Homily – August 18, 2019

In the second reading of today’s Mass we have the words of support and encouragement that Paul wrote to the Jewish Christians living in Jerusalem. Paul wanted to exhort these good people to persevere in the face of persecution. At that time, certain believers were considering turning back to Judaism to escape being persecuted for accepting Christ as the Messiah. Jewish family members and neighbours saw them as traitors to the ancient faith. Paul reminded them of the great feats and struggles Jewish holy men and women had endured through the ages in their struggles to be faithful to God. Paul held these people up as examples of those who suffered even death for being faithful followers of the God of Israel.

His last example for them to follow is Jesus who endured such hostility against himself; a hatred and hostility that brought him to the cross. Paul encourages these wavering people to run with perseverance the race that was set before them looking to Jesus, the crucified the pioneer and perfecter of their faith.

In the gospel we hear Jesus foretelling of the struggles those who follow him would have to face; rejection by their own families, and made social outcasts by their religious leaders, made to feel like lepers, unclean, unfaithful.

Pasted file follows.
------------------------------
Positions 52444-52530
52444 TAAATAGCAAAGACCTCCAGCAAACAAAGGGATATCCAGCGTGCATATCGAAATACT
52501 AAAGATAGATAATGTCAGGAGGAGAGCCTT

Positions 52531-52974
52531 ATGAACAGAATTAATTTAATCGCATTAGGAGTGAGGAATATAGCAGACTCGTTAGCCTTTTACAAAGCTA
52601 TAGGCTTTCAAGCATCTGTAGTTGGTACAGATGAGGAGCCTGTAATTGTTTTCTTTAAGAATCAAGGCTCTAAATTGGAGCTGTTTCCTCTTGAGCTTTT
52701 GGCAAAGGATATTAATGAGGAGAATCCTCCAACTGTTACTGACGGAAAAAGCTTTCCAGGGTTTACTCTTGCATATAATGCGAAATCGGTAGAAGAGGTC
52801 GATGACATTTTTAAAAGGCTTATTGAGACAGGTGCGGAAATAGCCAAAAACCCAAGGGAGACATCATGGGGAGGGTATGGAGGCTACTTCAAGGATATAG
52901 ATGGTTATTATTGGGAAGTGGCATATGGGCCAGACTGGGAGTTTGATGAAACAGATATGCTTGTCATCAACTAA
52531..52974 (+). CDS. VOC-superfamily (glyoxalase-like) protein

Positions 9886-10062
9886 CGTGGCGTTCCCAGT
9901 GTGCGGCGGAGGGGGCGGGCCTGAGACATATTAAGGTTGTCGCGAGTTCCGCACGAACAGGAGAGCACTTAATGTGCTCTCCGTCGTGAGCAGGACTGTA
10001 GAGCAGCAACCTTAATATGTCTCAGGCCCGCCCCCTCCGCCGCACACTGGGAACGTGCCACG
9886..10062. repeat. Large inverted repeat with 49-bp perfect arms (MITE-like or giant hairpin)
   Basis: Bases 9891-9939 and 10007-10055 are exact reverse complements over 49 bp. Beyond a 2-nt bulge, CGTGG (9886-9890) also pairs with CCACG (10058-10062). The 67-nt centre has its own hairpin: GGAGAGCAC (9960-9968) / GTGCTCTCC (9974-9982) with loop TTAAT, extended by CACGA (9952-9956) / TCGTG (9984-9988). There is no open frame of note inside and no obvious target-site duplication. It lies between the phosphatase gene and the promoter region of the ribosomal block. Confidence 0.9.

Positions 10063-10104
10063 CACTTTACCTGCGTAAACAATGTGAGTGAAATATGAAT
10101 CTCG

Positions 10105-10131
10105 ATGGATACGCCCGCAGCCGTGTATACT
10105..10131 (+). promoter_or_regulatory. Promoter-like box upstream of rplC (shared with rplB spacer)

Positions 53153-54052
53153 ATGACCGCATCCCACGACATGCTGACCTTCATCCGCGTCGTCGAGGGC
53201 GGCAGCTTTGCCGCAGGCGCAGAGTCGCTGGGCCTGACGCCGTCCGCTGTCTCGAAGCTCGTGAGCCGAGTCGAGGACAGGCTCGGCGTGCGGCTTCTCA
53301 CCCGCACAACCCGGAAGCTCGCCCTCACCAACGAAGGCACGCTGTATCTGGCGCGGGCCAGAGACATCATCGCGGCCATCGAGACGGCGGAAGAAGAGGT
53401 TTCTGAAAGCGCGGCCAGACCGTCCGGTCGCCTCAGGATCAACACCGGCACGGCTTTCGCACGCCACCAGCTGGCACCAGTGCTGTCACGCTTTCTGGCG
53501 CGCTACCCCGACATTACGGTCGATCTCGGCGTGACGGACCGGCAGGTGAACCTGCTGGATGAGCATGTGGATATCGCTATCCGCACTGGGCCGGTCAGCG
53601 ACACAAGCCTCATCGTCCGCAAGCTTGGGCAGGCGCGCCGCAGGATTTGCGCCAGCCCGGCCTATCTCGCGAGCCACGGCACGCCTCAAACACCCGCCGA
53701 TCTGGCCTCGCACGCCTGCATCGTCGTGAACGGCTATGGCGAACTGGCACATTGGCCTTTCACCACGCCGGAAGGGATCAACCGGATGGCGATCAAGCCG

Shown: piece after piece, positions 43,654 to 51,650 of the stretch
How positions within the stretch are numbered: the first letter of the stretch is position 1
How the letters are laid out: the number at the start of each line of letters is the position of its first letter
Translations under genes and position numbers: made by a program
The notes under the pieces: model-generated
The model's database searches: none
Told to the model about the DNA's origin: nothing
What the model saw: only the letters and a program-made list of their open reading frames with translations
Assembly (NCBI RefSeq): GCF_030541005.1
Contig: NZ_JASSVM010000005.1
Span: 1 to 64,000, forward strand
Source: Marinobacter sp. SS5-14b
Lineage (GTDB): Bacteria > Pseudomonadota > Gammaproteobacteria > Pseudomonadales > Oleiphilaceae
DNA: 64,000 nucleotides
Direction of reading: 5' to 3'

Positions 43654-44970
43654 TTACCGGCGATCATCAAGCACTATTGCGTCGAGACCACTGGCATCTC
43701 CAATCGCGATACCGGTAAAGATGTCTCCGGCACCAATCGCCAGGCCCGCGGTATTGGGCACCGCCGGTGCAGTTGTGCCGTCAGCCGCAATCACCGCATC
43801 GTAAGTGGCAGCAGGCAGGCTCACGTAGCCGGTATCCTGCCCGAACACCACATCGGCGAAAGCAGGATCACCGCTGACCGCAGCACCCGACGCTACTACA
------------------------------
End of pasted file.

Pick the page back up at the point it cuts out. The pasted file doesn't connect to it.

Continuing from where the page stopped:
Following Jesus was never meant to be a walk in the park.

Years ago G.K. Chesterton wrote these words; Christianity is the only religion which worships a scapegoat, worships the one who is hated, excluded, spat upon, blamed for everything, ridiculed, shamed, and made expendable. Christianity is the only religion that focuses on imitating the victim and which sees God in the one who is surrounded by the halo of hatred.

There are men and women in our society today who for their own purposes marginalize and scapegoat the sick, the poor, the handicapped, the unborn, the unattractive, the non-productive, and the aged. We as Catholic/Christians are scapegoated and ridiculed when we stand up for such people.

We’re called bleeding hearts when insist Canada welcome refugees, people fleeing from war and persecution. We’re called lefties when we support a living wage, affordable housing and other social causes. In doing all these things we are one with our crucified Christ who writhed in pain and shed his blood for all of us, this man who wears a halo of hatred.

In all our efforts to work for peace and justice and bring a bit of love to our troubled world we look to Jesus, the crucified, the pioneer and perfector of our faith. God give us the courage to be faithful followers of our scapegoated Christ.